Networking giant Cisco (NASDAQ: CSCO) is best known as one of the world's top manufacturers of routers and switches. Since both are slow-growth businesses in commoditized markets, Cisco is generally considered a "mature" tech stock with limited growth potential.
However, some investors overlook the fact that Cisco's fastest-growing business is actually cybersecurity. Let's discuss how big Cisco's cybersecurity business is, and why it represents a major threat to its smaller industry rivals.
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How big is Cisco's cybersecurity business?
Cisco's cybersecurity revenue rose 13% annually, to $1.97 billion in fiscal 2016. Its revenue rose 12%, to $1.6 billion the first nine months of 2017, and it should easily cross the $2 billion mark when it reports its year-end earnings after the close on Aug. 16.
Two-billion dollars represents just 4% of Cisco's projected revenues of $48 billion for 2017, but its double-digit growth crushes the low single-digit gains or dips that the routing and switching businesses typically report.
How does that compare to other cybersecurity companies?
Two-billion dollars is also a massive figure compared to other comparable players in the cybersecurity sector. Next-gen firewall vendor Palo Alto Networks (NYSE: PANW) is expected to generate just $1.7 billion in revenues this year. Its rival Check Point Software (NASDAQ: CHKP) is expected to generate about $1.9 billion in revenue.
Meanwhile, Wall Street expects threat-detection company FireEye (NASDAQ: FEYE) to generate about $740 million in sales this year. CyberArk (NASDAQ: CYBR), the market leader in privileged account-management solutions, is expected to generate just $255 million in sales.
Cisco's cybersecurity business generates more revenue than all those companies, but it's still smaller than Symantec (NASDAQ: SYMC) -- the 800-pound gorilla in the cybersecurity market, which is expected to generate $5.2 billion in revenues this year.
How did Cisco grow its cybersecurity business?
Cisco mainly grew its cybersecurity business through acquisitions. It bought Cognitive Security, Sourcefire, and ThreatGRID to beef up its firewalls and threat-detection systems. Acquiring companies like CloudLock, Lancope, Portcullis, and OpenDNS further enhanced its security capabilities in both on-premise and cloud-based networks.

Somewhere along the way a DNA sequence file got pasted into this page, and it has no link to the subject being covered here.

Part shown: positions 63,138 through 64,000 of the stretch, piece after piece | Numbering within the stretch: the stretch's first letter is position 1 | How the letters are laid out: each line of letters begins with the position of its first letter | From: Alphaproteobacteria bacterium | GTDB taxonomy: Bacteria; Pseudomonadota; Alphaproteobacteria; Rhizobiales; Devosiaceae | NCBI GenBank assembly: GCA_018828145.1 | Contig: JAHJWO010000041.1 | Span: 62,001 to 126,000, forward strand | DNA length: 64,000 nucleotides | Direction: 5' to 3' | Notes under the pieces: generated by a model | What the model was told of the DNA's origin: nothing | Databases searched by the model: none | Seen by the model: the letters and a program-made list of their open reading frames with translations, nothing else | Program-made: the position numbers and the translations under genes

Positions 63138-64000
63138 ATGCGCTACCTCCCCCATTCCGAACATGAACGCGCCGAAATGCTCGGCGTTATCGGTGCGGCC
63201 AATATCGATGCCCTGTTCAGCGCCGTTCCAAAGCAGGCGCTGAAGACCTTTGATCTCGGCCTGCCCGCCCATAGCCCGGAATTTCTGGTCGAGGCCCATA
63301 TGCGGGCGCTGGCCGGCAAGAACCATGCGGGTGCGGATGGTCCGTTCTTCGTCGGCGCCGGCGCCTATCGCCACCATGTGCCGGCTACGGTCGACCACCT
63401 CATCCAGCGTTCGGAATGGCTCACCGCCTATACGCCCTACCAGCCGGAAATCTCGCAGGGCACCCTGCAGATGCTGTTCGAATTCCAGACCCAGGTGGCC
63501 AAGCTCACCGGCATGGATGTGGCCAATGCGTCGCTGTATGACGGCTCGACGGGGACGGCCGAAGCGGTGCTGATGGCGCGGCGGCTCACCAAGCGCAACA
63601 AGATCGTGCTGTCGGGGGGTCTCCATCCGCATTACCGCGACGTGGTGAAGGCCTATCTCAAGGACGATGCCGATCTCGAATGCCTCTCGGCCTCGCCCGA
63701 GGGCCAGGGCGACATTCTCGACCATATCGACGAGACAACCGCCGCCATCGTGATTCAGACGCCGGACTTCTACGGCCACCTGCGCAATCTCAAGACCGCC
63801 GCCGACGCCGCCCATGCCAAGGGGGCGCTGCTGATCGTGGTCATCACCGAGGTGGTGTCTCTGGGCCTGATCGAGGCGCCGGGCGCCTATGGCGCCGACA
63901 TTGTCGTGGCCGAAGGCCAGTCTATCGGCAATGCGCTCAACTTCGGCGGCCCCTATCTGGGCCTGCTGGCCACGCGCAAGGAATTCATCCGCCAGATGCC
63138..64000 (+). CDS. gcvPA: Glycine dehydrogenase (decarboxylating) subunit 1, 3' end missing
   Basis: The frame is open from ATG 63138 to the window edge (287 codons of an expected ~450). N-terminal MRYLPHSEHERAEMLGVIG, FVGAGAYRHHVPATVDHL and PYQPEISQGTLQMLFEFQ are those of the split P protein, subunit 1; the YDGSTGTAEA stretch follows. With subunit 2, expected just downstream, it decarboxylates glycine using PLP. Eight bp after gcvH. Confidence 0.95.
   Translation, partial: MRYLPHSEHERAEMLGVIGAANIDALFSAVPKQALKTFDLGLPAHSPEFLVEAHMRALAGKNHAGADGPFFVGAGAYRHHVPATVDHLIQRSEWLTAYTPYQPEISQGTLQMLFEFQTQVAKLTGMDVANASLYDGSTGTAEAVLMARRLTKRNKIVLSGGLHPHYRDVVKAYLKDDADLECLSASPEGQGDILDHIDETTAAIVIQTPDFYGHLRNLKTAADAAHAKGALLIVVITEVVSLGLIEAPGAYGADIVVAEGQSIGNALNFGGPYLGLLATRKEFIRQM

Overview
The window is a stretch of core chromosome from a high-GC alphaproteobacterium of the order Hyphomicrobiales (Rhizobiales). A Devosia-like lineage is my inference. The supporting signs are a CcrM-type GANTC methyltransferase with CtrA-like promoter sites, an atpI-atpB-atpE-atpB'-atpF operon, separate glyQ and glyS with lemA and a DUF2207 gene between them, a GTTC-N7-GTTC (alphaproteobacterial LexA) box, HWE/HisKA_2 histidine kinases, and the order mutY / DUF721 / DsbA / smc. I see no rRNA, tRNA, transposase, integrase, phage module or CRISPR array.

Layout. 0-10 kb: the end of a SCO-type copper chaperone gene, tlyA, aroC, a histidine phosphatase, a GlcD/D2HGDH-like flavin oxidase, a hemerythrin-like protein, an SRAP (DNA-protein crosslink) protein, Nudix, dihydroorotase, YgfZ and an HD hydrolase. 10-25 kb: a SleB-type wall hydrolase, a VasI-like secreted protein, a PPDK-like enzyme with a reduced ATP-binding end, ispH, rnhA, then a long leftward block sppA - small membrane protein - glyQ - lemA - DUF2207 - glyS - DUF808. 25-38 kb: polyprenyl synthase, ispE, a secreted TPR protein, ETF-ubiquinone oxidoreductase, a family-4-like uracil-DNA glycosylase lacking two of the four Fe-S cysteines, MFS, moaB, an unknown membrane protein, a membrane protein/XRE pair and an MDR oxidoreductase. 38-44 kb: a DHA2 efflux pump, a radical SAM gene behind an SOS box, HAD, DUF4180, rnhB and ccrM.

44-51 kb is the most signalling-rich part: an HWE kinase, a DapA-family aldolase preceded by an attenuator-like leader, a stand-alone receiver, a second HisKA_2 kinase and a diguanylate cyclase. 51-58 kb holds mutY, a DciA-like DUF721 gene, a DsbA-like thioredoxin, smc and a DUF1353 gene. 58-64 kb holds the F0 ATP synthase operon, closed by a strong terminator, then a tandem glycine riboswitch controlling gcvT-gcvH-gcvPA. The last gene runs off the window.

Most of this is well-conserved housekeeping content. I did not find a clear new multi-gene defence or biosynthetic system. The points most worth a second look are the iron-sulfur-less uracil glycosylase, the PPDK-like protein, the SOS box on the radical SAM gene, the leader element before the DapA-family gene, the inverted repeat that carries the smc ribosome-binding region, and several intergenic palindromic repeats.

Since 2000, Cisco acquired about two dozen security-related companies. That streak won't likely end anytime soon, since Cisco generated $12.7 billion in free cash flow over the past 12 months. Moreover, 96% of its $68 billion in cash and equivalents remains overseas, and lower corporate tax rates would enable it to repatriate that cash for domestic acquisitions.
Why stand-alone cybersecurity companies should be worried
Cisco has a long history of crushing competitors by bundling its routers, switches, and software together in cost-competitive packages for big enterprise customers. Cisco already offers a wide range of next-gen firewalls to compete against Palo Alto and CheckPoint, and its suite of threat-detection solutions targets FireEye's similar services.
These smaller competitors have dedicated customer bases, but Cisco's ability to bundle security services with other hardware products or software services (like collaboration solutions) could steal away bigger customers.
Therefore, it isn't surprising that Palo Alto, FireEye, and other high-growth security companies have recently posted decelerating sales growth. There's also the belief that Cisco will eventually gobble up smaller "best in breed" players, like FireEye, to inherit their customers.
The key takeaways
The growth of Cisco's cybersecurity business won't offset the sluggish sales of its routers and switches anytime soon. Nor will it address the looming challenges of generic "white box" hardware and open-source software.
Nonetheless, investors should know that Cisco is one of the biggest cybersecurity companies in the world. That position perfectly complements its position as a top networking hardware and software maker, and represents a major threat to stand-alone security players like Palo Alto and FireEye.
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Leo Sun owns shares of Cisco Systems. The Motley Fool owns shares of and recommends Check Point Software Technologies. The Motley Fool recommends Cisco Systems, CyberArk Software, FireEye, and Palo Alto Networks. The Motley Fool has a disclosure policy.
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